Using TruffleHog Utility in Your Jenkins Pipeline

Introduction

This is a quick blog on how we can use the TruffleHog utility in our Jenkins pipeline to search for the secrets, passwords, sensitive keys which may have been accidentally committed in our repositories.

TruffleHog proves to be a great tool in helping us to fetch the sensitive data from our repositories which we do not want to expose at any cost.

Before moving further with this blog, I would like you all to take a look at the prerequisites that are mentioned below.

Prerequisite:

  • Basic understanding of Docker, Jenkins
  • Basic shell commands

What is TruffleHog?

In simple words, TruffleHog is a utility that searches through git repositories for secrets, private keys and credentials so that you can protect your data before a breach occurs.

It is effective at finding secrets accidentally committed.

TruffleHog previously functioned by running entropy checks on git diffs. This functionality still exists, but high signal regex (regular expressions) checks have been added, and the ability to suppress entropy checks have also been added.

How we can use TruffleHog utility in our Jenkins pipeline?

Use case: Let’s suppose there is a requirement from your client end to figure out all the secrets, sensitive API keys which are present in the code repositories.
The steps below will guide you on how to setup TruffleHog to meet the above requirement.

In the following section, we will setup a Jenkins pipeline in which we will launch a Docker container with the help of Dockerfile and run our TruffleHog utility in that Docker container.

Let’s get started.

Step 1: Go to your Jenkins server and start creating a Freestyle project.

Step 2: In the general section of your pipeline, give a brief description of your pipeline. (Optional)

Step 3: Give a log rotation strategy to your pipeline. (Optional)

Step 4: Here, we are leaving the rest of the options to default values. You can change and give options according to your need.

Step 5: Under the source code management section, pass the repository URL. Your git repo contains a Dockerfile that will build your docker container.

URL: https://github.com/lakshayarora476/truffleHog.git

Pass the credentials for your repository. (if required)

Step 6: Under the ‘build’ section, execute the below shell commands:

Explanation of the above shell command:

cd /var/lib/jenkins/workspace/Jenkins-TruffleHog: We are moving to the workspace directory of Jenkins

docker stop $(docker ps -a -q): It will stop all the Docker containers which are currently in execution.

docker rm $(docker ps -a -q): It will remove all the Docker containers.

NOTE: The aim of this blog is to help you understand the concept of TruffleHog through the Jenkins pipeline. Hence, to make things simple, I am stopping and removing all the docker containers (under running state) so that we can focus only on the container running our TruffleHog utility.

docker build -t mypersonalimage . : It will build a Docker image from Dockerfile which we have cloned in our Jenkins pipeline. The name of your image will be ‘ mypersonalimage ‘

docker run -dit –name personalcontainer mypersonalimage: It will start the Docker container in detached mode from the previously built image. The name of your container will be ‘ personalcontainer ‘.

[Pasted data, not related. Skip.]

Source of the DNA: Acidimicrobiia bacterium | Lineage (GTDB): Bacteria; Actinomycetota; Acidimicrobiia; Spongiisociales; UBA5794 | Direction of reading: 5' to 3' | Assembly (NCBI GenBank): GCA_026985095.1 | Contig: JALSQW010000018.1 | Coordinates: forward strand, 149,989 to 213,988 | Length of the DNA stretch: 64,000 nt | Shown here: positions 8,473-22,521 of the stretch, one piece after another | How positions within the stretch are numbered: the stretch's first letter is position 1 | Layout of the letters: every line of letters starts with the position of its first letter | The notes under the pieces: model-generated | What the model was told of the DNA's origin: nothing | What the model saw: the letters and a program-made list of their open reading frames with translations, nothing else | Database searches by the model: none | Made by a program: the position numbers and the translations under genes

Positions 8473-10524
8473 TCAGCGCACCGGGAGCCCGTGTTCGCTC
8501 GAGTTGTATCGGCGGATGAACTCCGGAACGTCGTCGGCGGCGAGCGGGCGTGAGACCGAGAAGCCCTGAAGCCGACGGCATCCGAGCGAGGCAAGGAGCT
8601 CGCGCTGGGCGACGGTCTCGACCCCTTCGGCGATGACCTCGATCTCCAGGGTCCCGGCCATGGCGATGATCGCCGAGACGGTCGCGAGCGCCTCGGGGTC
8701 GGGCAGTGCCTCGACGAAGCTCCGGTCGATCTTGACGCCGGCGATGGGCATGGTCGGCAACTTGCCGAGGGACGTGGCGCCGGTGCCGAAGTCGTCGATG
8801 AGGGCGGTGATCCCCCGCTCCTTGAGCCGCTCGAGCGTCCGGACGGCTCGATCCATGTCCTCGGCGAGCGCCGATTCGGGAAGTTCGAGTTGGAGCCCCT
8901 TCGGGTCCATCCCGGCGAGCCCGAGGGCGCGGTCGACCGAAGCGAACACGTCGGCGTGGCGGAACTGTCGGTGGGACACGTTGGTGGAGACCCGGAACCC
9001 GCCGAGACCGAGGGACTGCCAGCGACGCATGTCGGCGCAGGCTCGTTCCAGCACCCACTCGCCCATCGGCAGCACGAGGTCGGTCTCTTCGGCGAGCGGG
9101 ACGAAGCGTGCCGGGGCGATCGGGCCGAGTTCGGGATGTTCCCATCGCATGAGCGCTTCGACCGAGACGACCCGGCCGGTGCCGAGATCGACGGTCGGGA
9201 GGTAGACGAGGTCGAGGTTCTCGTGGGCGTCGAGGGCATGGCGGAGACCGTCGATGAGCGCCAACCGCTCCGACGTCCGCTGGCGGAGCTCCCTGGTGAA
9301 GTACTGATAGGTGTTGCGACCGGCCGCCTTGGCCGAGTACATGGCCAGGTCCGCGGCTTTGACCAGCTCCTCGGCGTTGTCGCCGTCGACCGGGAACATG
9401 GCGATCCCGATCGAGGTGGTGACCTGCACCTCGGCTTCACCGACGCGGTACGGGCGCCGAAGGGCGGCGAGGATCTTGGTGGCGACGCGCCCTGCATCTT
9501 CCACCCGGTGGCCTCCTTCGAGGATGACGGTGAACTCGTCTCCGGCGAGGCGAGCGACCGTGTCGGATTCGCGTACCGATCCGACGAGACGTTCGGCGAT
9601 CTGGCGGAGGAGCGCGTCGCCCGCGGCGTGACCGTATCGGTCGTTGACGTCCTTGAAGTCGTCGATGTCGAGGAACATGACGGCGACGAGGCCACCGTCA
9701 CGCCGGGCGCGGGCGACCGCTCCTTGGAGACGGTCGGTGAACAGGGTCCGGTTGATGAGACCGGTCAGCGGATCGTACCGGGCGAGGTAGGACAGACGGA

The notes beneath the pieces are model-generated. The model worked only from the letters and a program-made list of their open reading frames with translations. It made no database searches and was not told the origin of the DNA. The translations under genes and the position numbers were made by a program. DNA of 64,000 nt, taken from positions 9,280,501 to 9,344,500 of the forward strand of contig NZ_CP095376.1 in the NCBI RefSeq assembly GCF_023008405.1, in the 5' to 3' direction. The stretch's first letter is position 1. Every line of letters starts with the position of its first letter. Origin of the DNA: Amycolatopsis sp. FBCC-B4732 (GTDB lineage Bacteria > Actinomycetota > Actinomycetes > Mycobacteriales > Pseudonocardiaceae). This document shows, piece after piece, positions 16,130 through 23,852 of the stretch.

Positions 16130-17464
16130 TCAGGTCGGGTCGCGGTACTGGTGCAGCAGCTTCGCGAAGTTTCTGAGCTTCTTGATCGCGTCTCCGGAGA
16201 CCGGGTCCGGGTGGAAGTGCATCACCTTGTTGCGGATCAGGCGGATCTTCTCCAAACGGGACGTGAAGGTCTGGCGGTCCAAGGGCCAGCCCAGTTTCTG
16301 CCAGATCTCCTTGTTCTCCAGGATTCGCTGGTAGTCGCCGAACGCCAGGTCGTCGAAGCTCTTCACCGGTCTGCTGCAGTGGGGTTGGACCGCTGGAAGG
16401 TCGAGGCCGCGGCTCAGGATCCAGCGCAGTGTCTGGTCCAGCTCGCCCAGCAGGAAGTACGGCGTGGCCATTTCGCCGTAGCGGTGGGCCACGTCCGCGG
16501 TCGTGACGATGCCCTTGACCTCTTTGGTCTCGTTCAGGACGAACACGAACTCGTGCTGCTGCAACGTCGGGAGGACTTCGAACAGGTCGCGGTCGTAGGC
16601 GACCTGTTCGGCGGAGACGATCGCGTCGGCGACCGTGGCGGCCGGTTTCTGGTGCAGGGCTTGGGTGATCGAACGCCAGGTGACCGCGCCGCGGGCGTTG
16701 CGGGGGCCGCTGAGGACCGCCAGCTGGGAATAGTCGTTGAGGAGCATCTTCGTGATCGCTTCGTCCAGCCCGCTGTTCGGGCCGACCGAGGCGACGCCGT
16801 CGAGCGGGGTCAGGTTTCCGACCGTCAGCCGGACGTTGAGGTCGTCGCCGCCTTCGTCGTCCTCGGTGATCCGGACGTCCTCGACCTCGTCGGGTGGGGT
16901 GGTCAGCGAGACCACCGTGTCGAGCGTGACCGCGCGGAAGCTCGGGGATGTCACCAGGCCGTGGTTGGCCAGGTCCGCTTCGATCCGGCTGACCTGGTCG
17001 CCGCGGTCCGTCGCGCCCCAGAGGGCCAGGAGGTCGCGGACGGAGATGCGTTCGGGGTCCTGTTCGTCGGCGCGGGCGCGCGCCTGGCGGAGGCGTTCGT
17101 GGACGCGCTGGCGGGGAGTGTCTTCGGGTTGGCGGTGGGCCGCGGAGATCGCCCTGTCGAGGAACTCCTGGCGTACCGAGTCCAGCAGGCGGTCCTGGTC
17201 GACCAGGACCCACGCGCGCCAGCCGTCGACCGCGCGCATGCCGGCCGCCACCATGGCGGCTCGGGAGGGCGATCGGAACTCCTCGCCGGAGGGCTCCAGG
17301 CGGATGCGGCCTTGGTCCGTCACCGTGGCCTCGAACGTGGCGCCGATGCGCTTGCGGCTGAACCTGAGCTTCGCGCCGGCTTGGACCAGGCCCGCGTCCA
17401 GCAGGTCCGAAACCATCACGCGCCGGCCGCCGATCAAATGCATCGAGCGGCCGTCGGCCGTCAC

docker ps -a: Here we are listing all the Docker containers.

docker exec personalcontainer trufflehog –entropy=NO –regex –json https://github.com/lakshayarora476/truffleHog.git > output.txt :
Here, we are executing the ‘TruffleHog’ utility inside the docker container along with the git URL. It will run the TruffleHog utility against the git URL in the container and will output the result in the output.txt file.

NOTE: Here, the reason, why I have included entropy and regex parameters, is that TruffleHog by default finds too many false positives: random-looking text which may not be a secret. So, there is an alternative search mode that uses regular expressions (regex) instead of entropy heuristic.

cat output.txt |grep -oE “\”stringsFound\”\:.[.\”]}”|sed -e “s/,\”.]//” -e “s/}//”|sed “s/\”stringsFound\”://”|grep -o “\”.\””|awk -F “,” ‘{ for(i=1;i<=NF;i++) print $i}’ :
This command is used to format the output from TruffleHog.

NOTE: Without the above command, your output will look something like this:

Step 7: After your pipeline is executed successfully, you can go to console output and see the pipeline result.

It will list the secrets, API keys which looks something like this:

Though, version control systems make it easy for developers to work collaboratively to create software. By storing a history of who made what changes and when, it makes it easy to combine edits made by different people without losing either person’s work.

However, all this stored history has a downside – it’s all too easy for developers to commit information to the repository that shouldn’t be visible to everyone who has access to the source.

This could be files containing database passwords, deploy scripts including server credentials, or even the private key files for SSH or HTTPS. Removing the secret data from the current version doesn’t help, because the previous version is stored in the history and is still accessible. TruffleHog is one tool that makes it easier to search through the history of a git repository to discover passwords and other secrets.

This was a basic example to help you understand how truffle hog works. You can tweak the commands according to your own needs and start experimenting.

Happy Learning 🙂

Blog Pundit: Naveen Verma

Opstree is an End to End DevOps solution provider

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